Educating founders about the upcoming decisions and challenges they will face
Last week was HBS Graduation Week, marking the official end of the debut semester for my “Founders’ Dilemmas” course. I had a great semester with a terrific group of very sharp students (who generously bestowed on the course the 2009 HBS Teaching Award). In honor of those bold, risk-taking students who were willing to bet on a new course, I’m going to devote my June posts to outlining the course’s structure and content and to delving into the case studies I developed for it. In addition to their being useful for educating the future founders in my classroom, I have also found that these case studies are useful for educating current and future founders who are already off campus.
Below is the official course overview. The bottom half describes each of the course’s four “modules.” Each of my next four posts will describe the cases in those modules. In the meantime, I would love to get any comments or feedback on the high-level structure or any of the rest of the content!
Founders’ Dilemmas: Money and Power in Entrepreneurial Ventures
Associate Professor Noam Wasserman
20 sessions + Paper
For students who plan to become involved in new ventures now or at some point in their careers. This involvement can occur in any of the following ways:
- As founders of a new venture
- As early hires, early advisors, or board members in new ventures
- As potential investors (e.g., VCs), customers, partners, or acquirers of new ventures
This course was designed to help these potential founders, hires, and investors prepare for the decisions they will face both before and during their involvement with new ventures.
This course examines the early decisions that have important long-term consequences for founders and their ventures. Potential consequences include losing control of their ventures, breaking up of the founding team due to tensions between founders, and jeopardizing the financial gains from their hard work and innovative ideas. The course’s goal is to help students be much more informed about those long-term consequences before they make the early choices that can lead to them. The course also arms students with tools and frameworks with which to assess potential outcomes and avoid common mistakes.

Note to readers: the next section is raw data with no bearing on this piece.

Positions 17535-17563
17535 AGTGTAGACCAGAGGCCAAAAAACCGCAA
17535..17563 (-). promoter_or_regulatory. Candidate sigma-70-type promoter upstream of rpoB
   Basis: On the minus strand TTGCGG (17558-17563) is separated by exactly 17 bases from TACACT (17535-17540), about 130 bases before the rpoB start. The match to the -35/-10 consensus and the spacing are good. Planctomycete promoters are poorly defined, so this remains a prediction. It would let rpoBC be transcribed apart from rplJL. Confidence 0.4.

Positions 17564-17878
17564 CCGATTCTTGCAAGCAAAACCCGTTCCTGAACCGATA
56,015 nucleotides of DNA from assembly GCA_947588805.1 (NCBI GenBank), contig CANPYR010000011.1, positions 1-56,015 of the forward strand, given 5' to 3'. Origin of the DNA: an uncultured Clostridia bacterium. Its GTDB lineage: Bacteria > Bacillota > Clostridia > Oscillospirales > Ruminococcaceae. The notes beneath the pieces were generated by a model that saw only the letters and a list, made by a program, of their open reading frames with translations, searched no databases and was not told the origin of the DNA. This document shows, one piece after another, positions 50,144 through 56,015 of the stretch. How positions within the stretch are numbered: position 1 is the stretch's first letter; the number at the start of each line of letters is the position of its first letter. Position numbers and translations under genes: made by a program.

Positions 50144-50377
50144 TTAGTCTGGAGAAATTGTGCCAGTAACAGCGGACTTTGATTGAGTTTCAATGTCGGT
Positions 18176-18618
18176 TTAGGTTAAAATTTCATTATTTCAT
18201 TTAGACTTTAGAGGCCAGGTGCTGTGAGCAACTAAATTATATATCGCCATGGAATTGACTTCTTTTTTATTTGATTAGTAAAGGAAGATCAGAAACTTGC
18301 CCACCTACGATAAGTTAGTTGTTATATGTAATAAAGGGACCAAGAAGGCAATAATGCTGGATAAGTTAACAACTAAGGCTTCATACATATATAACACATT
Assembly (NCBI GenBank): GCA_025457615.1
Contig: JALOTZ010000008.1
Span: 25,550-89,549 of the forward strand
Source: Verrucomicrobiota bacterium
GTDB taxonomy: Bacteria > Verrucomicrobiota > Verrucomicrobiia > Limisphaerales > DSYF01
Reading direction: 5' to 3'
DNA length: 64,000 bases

We will focus on “people” issues (i.e., the key challenges faced when deciding when and how to involve other people in the venture) and on “universal” issues (i.e., those issues faced by founders regardless of the industry, geographical location, or period of time in which they are founding their ventures). The cases emphasize high-potential ventures (as opposed to “mom-and-pop shops”), where the choices we examine have the most impact on the future success or failure of the venture.
COURSE CONTENT AND ORGANIZATION
The course is comprised of four major modules:
- When to Found
Should I start a company now, or work elsewhere first? What are the pros and cons of different career paths vis-à-vis my ability to successfully start and run a new venture?
- Building the Team (Co-founders and Hires)
Should I be a solo founder, or should I try to attract co-founders? If I attract co-founders, who should they be (e.g., my good friends?); how should we split the roles; and, how should we split the equity? Once I start hiring non-founders, should I hire “right” or “right now” employees?
- Beyond the Team (Investors and Other Outside Resource Providers)
What are the tradeoffs involved in attracting outside resources? How will my decisions affect my ability to keep control of my venture and also build its value? How should my motivations for becoming a founder affect the choices I make?
- Achieving the Entrepreneurial Ideal
How have some founders managed to build valuable ventures while still maintaining control of them? What general lessons can we learn from these founders about the decisions we should make at the outset and throughout the building of our ventures?
Most classes are structured around cases, but we will also feature video clips, a negotiation exercise, a panel discussion, and guest appearances from case protagonists to enhance the classroom experience.